The importer (last buyer in the chain) would be required to furnish the entire chain of documents, such as original Invoice, high-seas-sales-contract, details of service charges/commission paid etc, to establish a link between the first contracted price of the goods and the last transaction. In case of a doubt regarding the truth or accuracy of the declared value, the department may reject the declared transaction value and determination the price of the imported goods as provided in the Customs Valuation rules.

Therefore, IGST payable on the [LAST PURCHASE PRICE (+) BASIC CUSTOMS DUTY (+) SOCIAL WELFARE SURCHARGE (+) ADDITIONAL CUSTOMS DUTIES] @ applicable GST rates.

High seas sales agreement to be on stamp paper and dated after ship commences journey – As per CC, ACC. Mumbai Facility Notice No. 18/2012 dated 22-5-2012 [280 ELT T15], High Seas sale agreement should be on stamp paper of Rs. 100 in Maharashtra [The reason given is that the agreement is similar to Customs bond. Really it is not similar to customs bond at all. However, instead of fighting over petty issues, advisable to execute agreement on stamp paper of value as per State law.

Note: The agreement date should be after the ship has started sailing, not because law requires so, but to avoid harassment of customs and sales tax authorities.

Elective Subjects in CA Finals – Which Elective Subject Should a Student Choose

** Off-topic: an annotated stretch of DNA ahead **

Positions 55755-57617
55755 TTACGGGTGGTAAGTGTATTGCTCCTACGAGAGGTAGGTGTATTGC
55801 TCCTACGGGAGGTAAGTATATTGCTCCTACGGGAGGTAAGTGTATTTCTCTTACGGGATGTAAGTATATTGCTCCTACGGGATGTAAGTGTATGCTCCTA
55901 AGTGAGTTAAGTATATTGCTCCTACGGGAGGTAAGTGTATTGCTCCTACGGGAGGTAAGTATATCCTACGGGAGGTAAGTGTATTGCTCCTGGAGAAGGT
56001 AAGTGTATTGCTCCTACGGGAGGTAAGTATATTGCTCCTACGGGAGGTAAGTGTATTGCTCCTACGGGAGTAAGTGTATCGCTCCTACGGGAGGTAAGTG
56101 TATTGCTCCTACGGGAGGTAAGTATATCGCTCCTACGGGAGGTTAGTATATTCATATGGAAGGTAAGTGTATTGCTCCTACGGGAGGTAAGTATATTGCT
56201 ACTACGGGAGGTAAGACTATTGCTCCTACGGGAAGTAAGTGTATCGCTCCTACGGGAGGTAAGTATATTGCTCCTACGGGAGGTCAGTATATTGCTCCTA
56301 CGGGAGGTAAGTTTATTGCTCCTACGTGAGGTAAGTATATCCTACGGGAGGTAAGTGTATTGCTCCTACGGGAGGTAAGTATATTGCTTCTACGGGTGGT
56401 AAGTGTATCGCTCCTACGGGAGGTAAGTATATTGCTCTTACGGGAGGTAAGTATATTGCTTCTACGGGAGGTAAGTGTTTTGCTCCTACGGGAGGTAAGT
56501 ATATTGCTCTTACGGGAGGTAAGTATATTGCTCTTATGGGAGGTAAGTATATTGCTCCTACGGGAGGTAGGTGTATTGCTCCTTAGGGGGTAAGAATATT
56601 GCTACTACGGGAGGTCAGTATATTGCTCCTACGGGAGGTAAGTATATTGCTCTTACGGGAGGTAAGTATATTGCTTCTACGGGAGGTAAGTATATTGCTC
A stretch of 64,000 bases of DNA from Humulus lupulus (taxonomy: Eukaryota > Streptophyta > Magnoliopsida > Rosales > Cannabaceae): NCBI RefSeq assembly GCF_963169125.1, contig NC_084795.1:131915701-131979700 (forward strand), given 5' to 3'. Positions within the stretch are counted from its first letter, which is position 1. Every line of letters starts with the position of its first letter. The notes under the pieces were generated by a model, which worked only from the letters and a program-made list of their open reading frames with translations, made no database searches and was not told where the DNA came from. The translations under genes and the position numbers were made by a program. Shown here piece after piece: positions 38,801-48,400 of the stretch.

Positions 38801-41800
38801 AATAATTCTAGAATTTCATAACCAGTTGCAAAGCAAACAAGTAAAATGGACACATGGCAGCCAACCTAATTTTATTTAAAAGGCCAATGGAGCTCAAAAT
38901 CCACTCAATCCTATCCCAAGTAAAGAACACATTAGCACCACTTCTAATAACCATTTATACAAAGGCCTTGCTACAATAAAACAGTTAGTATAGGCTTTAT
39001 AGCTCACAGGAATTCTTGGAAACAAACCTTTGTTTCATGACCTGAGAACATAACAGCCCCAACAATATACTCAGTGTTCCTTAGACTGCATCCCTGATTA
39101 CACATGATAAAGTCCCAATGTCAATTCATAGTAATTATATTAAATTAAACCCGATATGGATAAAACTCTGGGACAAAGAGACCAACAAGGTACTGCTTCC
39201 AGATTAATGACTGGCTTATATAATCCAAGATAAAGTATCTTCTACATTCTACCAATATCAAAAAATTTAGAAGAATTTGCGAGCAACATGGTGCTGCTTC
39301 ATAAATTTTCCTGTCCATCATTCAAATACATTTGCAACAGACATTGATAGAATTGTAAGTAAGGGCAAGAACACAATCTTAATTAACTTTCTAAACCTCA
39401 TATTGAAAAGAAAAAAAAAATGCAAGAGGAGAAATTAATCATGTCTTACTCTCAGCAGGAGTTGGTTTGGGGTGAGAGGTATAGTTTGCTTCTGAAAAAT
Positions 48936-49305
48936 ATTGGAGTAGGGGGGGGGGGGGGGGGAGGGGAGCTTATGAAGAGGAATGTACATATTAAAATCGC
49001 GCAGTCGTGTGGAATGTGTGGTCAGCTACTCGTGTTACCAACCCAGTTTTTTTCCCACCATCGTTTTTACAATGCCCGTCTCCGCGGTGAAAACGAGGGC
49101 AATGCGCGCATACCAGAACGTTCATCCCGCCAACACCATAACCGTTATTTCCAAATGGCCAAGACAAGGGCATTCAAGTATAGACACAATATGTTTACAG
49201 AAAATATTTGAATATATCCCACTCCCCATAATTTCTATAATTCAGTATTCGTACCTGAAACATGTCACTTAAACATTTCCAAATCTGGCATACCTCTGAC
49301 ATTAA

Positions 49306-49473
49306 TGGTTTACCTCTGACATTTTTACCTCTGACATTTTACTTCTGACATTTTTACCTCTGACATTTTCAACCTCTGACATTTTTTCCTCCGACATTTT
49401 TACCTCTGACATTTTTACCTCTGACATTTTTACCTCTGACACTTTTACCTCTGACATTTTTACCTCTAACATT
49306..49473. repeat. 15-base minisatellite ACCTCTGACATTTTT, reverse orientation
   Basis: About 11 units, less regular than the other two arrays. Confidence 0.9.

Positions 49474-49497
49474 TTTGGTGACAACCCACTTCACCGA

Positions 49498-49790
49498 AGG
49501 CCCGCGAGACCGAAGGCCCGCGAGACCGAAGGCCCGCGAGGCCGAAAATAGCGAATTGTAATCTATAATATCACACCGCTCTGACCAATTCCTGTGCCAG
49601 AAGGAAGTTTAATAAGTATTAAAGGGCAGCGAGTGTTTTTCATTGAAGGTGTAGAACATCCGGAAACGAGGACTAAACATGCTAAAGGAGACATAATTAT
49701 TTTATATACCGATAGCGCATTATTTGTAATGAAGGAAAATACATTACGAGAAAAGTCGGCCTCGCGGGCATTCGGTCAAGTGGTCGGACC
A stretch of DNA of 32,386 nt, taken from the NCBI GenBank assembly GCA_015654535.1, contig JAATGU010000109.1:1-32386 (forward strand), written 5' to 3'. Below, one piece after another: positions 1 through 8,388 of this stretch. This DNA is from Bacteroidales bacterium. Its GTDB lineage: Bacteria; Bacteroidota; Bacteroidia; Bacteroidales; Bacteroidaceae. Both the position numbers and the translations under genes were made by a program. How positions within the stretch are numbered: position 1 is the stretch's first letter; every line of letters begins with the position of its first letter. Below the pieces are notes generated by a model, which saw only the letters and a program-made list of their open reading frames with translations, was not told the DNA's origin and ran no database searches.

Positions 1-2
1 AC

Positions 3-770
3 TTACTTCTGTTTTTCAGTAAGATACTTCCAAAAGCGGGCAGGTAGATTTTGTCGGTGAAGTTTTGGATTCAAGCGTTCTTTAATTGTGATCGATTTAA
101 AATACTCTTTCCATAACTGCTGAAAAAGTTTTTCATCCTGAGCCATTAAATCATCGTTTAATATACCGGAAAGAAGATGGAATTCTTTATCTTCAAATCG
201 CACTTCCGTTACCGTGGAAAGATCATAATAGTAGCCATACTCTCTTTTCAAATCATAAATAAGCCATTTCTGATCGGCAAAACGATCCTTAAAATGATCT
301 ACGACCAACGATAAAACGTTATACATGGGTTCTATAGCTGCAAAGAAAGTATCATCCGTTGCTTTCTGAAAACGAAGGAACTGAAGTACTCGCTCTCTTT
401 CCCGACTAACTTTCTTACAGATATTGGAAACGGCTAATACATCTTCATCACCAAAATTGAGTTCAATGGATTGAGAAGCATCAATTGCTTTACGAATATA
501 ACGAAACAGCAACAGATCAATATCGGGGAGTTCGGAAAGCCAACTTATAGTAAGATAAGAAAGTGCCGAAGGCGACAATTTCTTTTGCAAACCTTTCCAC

The CA Final Elective paper was introduced by ICAI in 2018. This states that in 6th paper, CA aspirants can select a subject of their choice among the six given choices. The purpose behind this change was to bring a qualitative reform in the education system. Continue reading “Elective Subjects in CA Finals – Which Elective Subject Should a Student Choose”

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Which Subject is More Difficult in CA Intermediate? – Everything you Need to Know

As we all know that opinions on the question about the most difficult subject in CA Intermediate may vary from person to person which is quite obvious. Since every student has its own qualities and skills, the subject interest changes from one individual to another.
Continue reading “Which Subject is More Difficult in CA Intermediate? – Everything you Need to Know”

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Best Faculty for CA Final Direct Tax – Bhawar Borna Sir – Crack the Exam in First Attempt Score Exemption

Are you too in your Finals of CA and wishing to clear it in first attempt? Are you worried about your grades in Direct Tax? If yes, then the duration of reading this information can be the life changing point for you. The CA finals can be considered as the most crucial period for any CA aspirant. The stress in this period is very general.